At another occasion Souza said,“Renaissance painters painted men and women making them look like angels. I paint for angels to show them what men and women really look like".
With a few slashing lines and a raw, expressive energy, Francis Newton Souza stripped away all subterfuge. Be it the sluts or the suits, the seamy side of life or the steamy, the gnomish, pox-scarred boy from Goa who went on to become one of the first Indian artists to be feted in the salons of Europe, laid it bare, wrote Times of India from its New York base.According to PranNathMago, ‘Souza has evolved a new conception of reality, by basing his forms on the principles of organic growth with certain conventions inherited from Cubism, Expressionism and Abstractionism.’
When Souza along with S.H.Raza and Akbar Padamsee entered the Europe scene with their first exhibition in 1952 at Galerie St Placide, It created a great deal of interest and curiosity. The critics could not place them in any category that existed in Europe at that time. But all the works exhibited were sold. So there were some more invitations to them, like GalerieCruez in 1953 and so on. As the time passed Souza was looked up as prominent international artists at par with many greats. He was also well versed man. He wrote two books Life of a Maggotwhich a biographical and Words and Lines, about his art.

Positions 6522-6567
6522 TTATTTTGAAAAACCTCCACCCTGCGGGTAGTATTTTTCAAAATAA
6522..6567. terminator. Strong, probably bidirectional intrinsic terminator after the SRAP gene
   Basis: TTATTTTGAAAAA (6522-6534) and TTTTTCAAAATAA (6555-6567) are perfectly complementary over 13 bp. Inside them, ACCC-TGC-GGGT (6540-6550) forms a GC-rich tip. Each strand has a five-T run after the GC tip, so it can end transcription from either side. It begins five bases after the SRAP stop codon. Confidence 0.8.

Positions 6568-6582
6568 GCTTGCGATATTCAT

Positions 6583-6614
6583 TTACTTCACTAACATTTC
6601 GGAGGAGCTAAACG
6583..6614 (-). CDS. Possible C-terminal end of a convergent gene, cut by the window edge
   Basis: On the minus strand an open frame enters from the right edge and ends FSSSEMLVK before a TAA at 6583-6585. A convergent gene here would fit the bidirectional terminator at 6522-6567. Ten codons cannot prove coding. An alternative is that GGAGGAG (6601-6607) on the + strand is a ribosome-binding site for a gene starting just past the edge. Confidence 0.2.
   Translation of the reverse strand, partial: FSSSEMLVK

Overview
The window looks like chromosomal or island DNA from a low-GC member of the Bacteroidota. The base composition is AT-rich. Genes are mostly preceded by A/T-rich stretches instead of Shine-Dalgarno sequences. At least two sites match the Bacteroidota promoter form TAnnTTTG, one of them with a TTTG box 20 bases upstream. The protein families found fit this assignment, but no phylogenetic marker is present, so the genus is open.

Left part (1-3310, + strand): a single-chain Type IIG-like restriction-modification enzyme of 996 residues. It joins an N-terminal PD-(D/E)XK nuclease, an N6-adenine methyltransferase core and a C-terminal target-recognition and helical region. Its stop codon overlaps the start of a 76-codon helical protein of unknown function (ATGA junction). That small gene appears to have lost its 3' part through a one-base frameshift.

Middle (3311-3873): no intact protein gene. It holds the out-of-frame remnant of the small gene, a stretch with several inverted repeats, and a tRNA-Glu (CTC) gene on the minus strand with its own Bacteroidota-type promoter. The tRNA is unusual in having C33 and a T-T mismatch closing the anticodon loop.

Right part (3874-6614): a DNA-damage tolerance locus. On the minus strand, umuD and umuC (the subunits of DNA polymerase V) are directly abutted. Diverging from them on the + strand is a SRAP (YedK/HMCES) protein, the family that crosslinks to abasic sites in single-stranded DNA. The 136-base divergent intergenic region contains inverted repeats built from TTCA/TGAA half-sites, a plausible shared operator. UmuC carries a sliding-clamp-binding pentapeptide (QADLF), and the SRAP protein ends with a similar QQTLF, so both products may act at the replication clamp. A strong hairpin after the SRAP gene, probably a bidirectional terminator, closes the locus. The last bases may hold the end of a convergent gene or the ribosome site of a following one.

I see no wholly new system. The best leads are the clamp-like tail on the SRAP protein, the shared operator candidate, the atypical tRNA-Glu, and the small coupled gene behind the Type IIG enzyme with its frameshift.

In 1949 Souza moved to London and from there in 1967 to New York till his death on March 28, 2002. His Francis Newton Foundation in New York looks after his works and its business prepositions. His works are collected in almost in every major art museum in the world and almost in every Gallery in India. His work, “Birth” was bought for Rs11.3 crore in 2008 by the Tina Ambani’s Harmony Art Foundation. His estate collections were sold in Sotheby's auction for unprecedented amounted, which was not expected by the auctioneers. He drew 12,000 sketches in his life-time. The man who led India into the world of modern and contemporary art has his name etched permanently in the hearts of Indians. So let us remember him today, on April 12.